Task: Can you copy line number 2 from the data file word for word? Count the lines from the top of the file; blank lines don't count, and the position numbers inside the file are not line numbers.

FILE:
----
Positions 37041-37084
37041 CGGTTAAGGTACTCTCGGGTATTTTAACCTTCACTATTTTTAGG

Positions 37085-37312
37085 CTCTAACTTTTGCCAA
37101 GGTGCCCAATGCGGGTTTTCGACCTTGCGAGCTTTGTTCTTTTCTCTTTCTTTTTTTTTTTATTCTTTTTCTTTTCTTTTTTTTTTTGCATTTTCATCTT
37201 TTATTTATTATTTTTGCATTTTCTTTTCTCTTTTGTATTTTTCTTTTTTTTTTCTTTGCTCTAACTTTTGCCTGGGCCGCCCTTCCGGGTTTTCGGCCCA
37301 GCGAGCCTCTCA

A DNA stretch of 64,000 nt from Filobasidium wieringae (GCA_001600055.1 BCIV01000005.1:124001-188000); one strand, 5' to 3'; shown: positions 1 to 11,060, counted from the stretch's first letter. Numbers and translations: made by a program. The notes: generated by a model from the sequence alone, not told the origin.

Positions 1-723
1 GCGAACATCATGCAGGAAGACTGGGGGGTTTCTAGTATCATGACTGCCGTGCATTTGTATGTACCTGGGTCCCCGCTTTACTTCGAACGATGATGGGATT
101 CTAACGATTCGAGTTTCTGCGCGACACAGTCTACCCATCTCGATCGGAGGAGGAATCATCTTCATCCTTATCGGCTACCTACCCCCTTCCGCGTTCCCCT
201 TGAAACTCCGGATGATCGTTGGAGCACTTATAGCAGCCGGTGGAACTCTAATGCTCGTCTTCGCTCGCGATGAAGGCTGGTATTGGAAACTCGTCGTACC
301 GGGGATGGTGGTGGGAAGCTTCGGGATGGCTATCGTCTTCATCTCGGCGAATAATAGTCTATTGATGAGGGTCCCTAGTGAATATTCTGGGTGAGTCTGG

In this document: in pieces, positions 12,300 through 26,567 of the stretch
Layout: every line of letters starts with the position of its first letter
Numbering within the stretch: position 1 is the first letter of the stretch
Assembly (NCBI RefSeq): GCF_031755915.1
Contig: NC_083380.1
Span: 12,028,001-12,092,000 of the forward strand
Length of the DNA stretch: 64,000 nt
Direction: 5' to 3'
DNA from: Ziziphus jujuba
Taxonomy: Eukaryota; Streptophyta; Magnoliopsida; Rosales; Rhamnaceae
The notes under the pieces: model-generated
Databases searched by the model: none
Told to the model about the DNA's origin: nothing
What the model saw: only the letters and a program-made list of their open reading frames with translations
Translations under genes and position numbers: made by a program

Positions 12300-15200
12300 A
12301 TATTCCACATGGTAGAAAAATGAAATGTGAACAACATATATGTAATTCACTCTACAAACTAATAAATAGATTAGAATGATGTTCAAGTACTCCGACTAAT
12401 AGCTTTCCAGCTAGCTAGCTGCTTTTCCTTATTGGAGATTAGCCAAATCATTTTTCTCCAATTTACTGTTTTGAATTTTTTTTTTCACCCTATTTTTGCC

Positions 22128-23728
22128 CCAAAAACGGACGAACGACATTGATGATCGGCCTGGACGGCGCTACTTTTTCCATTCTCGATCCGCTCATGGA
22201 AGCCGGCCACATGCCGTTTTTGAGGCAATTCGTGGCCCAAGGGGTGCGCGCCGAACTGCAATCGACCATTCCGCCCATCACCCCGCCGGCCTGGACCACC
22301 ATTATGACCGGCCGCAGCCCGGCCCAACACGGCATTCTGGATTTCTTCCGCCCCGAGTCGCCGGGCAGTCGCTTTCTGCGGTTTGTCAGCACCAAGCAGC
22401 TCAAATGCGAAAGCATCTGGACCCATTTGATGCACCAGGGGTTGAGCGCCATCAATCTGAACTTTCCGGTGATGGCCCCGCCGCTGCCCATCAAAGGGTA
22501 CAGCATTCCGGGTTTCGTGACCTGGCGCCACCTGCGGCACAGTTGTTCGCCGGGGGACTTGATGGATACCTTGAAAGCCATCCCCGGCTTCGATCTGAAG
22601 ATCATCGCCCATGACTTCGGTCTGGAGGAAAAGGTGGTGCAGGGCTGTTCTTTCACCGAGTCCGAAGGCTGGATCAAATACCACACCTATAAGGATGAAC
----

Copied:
37041 CGGTTAAGGTACTCTCGGGTATTTTAACCTTCACTATTTTTAGG